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Publicly Other: Witchcraft in the Suburbs
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Malleus Maleficarum - The Hammer of the Witches
Thoughts on Ghost Hunting
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A World Of Witchcraft: Belief Is Only The Beginning...
From Christian to Pagan (Part III)
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What Does the Bible Say About Witches and Pagans?
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Invocations of the God and Goddess
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Witchcraft vs. Religion
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Becoming Your Own Wise One
Canine Familiars: Role of the Alpha
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Rediscovering My Pagan Faith
13 Keys: The Wisdom of Chokmah
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Some Differences Between Priestesses and Witches: Duties and Trials
How to Work With Your Muse
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10 Things I Love about my Sacred Work as a Public Witch
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Is Your Wand A Sock Or A Cat?
Article ID: 13910
Age Group: Adult
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Author: Fire Lyte
Posted: April 11th. 2010
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When I was about 6 I asked my mother a question that could have potentially changed the way I lived for the rest of my life: which sock goes on which foot? I’m serious and I definitely was then, too. It was confusing to a little boy why your sleeves would go on a certain arm, there was a defined back and front to shirts, jeans zipped in the front, hats go on bill forward, and shoes came in left and right…but when it came to socks. Well, that was when you got into the chaos of the clothing world.
My mother attempted to plead with a 6-year-old me that when it comes to socks anything goes. Sometimes one could go on your left, others it could be on your right, and if the dog got a hold of it, it’s time to head to the store. Being 6-years-old I had yet to learn how to pick apart an argument or the proper rules of debate, so I caved and have since blissfully existed in a world in which socks are one of the few clothing items that swing both ways.
However, just to not have to deal with a child’s circular logic, my mother could have easily employed the magic of a Sharpie and delineated my socks into L’s and R’s. My knowledge of the secret world of socks could have become much more defined, which would have made it hilarious for any future partners of mine when they learned I couldn’t get ready for work, because I had two left socks.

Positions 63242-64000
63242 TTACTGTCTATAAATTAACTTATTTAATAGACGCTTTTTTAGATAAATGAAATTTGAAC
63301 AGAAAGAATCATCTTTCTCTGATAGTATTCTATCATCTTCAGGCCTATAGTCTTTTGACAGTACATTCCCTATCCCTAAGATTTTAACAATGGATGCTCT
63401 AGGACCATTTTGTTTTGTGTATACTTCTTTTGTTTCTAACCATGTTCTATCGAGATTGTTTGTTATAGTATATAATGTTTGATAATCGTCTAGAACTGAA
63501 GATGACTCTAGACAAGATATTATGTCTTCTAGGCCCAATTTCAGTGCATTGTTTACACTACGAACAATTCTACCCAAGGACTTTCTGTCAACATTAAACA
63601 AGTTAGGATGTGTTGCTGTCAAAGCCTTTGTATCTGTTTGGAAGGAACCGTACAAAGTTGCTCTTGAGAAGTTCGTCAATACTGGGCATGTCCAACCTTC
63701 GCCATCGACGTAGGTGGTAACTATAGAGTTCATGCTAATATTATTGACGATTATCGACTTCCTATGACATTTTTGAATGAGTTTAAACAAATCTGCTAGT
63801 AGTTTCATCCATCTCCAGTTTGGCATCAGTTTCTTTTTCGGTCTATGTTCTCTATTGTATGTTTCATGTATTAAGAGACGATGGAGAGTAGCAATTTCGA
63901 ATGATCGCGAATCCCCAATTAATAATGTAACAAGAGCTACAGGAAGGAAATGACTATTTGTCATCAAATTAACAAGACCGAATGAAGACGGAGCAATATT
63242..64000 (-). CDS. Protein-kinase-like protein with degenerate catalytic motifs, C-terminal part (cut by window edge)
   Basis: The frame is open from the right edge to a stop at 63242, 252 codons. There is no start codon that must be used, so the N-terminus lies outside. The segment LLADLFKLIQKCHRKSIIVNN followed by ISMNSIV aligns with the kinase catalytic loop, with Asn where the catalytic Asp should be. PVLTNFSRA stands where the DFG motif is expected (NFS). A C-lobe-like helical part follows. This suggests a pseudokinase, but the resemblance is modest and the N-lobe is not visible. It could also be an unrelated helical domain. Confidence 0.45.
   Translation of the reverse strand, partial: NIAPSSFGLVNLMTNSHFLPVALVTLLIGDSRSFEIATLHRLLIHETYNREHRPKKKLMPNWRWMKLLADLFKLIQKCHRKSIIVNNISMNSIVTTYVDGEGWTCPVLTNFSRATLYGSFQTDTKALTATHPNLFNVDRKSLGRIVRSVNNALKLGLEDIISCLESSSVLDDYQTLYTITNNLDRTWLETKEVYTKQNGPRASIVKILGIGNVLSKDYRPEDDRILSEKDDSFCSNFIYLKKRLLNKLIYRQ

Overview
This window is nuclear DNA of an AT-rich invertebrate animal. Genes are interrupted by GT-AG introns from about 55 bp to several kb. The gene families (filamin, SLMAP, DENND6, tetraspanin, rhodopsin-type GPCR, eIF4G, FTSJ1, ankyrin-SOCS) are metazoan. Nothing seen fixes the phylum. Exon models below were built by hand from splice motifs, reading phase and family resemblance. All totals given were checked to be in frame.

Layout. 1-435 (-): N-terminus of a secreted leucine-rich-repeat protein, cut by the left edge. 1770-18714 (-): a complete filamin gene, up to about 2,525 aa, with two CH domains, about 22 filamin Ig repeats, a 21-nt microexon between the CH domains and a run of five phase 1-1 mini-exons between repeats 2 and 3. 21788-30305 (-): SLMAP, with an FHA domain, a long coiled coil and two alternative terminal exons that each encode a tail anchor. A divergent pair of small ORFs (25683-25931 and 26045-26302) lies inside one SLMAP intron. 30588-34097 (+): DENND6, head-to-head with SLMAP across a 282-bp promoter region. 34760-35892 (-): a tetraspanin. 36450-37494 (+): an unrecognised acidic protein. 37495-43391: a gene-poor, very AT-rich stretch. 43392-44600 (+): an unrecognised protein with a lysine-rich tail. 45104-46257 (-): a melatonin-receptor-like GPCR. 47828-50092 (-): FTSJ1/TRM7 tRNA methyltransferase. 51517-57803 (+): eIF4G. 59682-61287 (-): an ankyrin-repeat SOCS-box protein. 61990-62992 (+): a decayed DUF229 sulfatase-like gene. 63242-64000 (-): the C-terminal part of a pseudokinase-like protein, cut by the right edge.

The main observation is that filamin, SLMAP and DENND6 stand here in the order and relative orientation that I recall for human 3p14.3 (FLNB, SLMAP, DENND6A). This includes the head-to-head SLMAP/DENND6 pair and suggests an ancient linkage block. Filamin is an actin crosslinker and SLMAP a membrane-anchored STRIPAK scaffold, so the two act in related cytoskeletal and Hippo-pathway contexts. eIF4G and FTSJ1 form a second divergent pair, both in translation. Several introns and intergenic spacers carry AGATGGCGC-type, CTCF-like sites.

I would now like to take a very obvious turn and define the word ‘dogma.’
Dogma is what happens when your mom tells you there is such a thing as a left sock.
Religion, and spirituality to an extent, is what happens when humans try to bottle up the infinite. We define how God works by saying what kind of prayers he’ll answer and how they must be offered up. We define how Goddess will bring about an event by laying down what kind of offerings we must give her to gain favor. And once we decide to color outside the lines, to choose to believe that socks don’t correspond to feet, we incur the supreme wrath of everyone else who follows a similar path.
Another relevant story: There once was a temple whose high master had a cat of whom the master was very fond. Each morning, when the master and his pupils went into meditation, they found it very difficult to find a calm center, because the cat would wander in between the neophytes and meow loudly during times of silence. After this happened enough times, the pupils began to express their displeasure to the high master.
So, the high master had a dilemma. He loved his precious cat, but he knew the search for inner quiet and peace was of the utmost importance. Thus he decided that every morning they would leash the cat and tie her to a nice tree outside. She would be able to roam around outside, would have plenty of shade, food, and water, and, most importantly, would not interrupt meditation.
This pleased the pupils, because now each of them was able to experience the beauty that meditation can offer. The master got to keep his beloved cat, and she didn’t interfere with their important work. As time went on, the pupils one by one achieved enlightenment and moved on to other temples and other work. New pupils came on and the temple became quite famous for being a place at which nearly anyone could achieve enlightenment. It was quiet and the master was very skilled at the art of meditation.
It came to pass that the high master died after living a very long, distinguished, and peaceful life. However, his beloved pet seemed to have her master’s gift for long-living, and remained at the temple for years after. Out of the pupils, a new high master was chosen. This new master taught in much the same way as the old master, and the fame of the temple grew even more.
Until one fateful day… The high master had taken to loving the old cat just as much as the previous master had, but, as all things do, the long lived cat died early in the morning just before the sun came up. Hours later a unique problem presented itself. The pupils didn’t know what to do. They could not think. They could not meditate. Their whole ritual was completely turned on its end.
The high master had no idea what could possibly be wrong, but then two pupils ran in to his chambers as he was getting ready for morning meditation. Breathing heavily and obviously distraught, they exclaimed, “Without the cat, how do we meditate?” The master was a bit puzzled, but could understand their conundrum. He gave the pupils strict instructions and went to temple.
The rest of the pupils were in a frenzy. Without the cat how in the world could they possibly even fathom meditating? Their whole morning was thrown off. They couldn’t think of sweeping the temple steps, let alone reaching nirvana. Soon, though, the students collectively breathed a sigh of relief. The two pupils who had been given instructions by the master had returned with a large box. All of the pupils and the master hurried outside to see what they had brought.